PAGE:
Gulf war cost Arabs $620 billion, study says

September 08, 1992|By New York Times News Service

PARIS -- The Iraqi invasion of Kuwait and the resulting Persian Gulf war have cost Arab countries $620 billion, according to an authoritative report issued Sunday.

The Arab Economic Report, an annual study by the Arab Monetary Fund, the Arab League, the Organization of Arab Petroleum Exporting Countries and other leading institutions, said that the destruction of oil wells and pipelines, telecommunications, roads, buildings and factories cost Kuwait $160 billion and Iraq $190 billion.

The report was released at a central bankers' meeting in the United Arab Emirates. It said that Saudi Arabia, Kuwait and the gulf emirates made $84 billion in direct payments to the United States, Britain and France for military expenses. Payments to Egypt and Syria may have totaled $3 billion to $5 billion.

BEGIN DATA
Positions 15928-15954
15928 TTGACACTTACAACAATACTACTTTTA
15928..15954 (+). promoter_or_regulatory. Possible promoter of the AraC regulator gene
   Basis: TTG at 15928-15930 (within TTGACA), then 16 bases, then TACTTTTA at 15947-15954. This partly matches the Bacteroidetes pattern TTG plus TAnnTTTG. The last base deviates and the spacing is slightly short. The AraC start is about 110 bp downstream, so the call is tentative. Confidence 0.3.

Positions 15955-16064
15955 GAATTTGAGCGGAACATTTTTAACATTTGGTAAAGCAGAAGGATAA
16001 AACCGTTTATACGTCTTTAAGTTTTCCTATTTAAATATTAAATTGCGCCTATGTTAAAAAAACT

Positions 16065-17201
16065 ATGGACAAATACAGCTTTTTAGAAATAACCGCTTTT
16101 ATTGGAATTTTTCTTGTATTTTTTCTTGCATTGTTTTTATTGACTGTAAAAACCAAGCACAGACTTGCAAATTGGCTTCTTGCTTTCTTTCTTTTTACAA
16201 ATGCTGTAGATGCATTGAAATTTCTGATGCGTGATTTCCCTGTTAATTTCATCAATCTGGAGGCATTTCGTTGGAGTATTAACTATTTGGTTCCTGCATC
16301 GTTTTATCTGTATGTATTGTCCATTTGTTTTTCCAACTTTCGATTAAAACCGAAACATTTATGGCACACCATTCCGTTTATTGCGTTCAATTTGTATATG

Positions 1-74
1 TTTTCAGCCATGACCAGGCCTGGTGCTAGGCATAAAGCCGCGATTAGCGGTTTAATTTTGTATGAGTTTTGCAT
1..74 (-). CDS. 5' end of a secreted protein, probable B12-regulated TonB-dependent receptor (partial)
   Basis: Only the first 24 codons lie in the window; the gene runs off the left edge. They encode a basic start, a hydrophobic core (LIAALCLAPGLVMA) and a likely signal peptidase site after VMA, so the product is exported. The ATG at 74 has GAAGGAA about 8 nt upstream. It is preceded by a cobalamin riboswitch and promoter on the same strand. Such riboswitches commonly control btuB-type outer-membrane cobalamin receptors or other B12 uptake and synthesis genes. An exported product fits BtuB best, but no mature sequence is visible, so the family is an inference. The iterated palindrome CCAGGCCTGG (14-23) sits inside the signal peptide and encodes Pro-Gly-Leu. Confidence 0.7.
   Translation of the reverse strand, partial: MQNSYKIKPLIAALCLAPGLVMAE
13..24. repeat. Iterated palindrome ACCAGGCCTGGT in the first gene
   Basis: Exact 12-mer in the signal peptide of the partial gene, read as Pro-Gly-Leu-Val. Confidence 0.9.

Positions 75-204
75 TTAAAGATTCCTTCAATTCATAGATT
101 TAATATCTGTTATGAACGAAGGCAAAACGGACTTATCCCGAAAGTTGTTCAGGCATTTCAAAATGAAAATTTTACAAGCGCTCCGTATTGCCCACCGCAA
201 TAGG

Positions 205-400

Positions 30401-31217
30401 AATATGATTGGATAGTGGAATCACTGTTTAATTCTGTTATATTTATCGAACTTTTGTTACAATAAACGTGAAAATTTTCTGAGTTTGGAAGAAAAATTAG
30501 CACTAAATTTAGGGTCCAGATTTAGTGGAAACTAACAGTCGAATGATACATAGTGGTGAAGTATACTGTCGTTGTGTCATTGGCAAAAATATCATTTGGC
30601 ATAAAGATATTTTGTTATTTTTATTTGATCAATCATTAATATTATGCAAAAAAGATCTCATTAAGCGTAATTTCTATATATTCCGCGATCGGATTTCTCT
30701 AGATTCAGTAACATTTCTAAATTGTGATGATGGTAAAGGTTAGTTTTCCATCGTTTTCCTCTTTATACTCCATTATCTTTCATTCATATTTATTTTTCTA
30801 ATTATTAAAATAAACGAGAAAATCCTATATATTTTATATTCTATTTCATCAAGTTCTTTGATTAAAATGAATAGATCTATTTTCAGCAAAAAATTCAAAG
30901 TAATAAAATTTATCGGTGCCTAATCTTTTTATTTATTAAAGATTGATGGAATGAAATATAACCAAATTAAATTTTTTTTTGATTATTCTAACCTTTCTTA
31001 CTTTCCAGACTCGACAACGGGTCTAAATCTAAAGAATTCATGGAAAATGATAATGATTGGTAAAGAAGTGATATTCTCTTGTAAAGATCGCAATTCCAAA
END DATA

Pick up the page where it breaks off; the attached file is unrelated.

Direct logistical support for the 600,000 U.S. and allied troops between August 1990 and March 1991, plus the rush to build military facilities, airstrips and camps, cost another $51 billion.

The report said that the war contributed to a drop in gross national product for the 21 Arab countries estimated at 1.2 percent in 1990 and 7 percent in 1991.

Much of this decline came from the suspension of oil exports from Kuwait and Iraq and an inflation rate that rose to an average of 20 percent a year.

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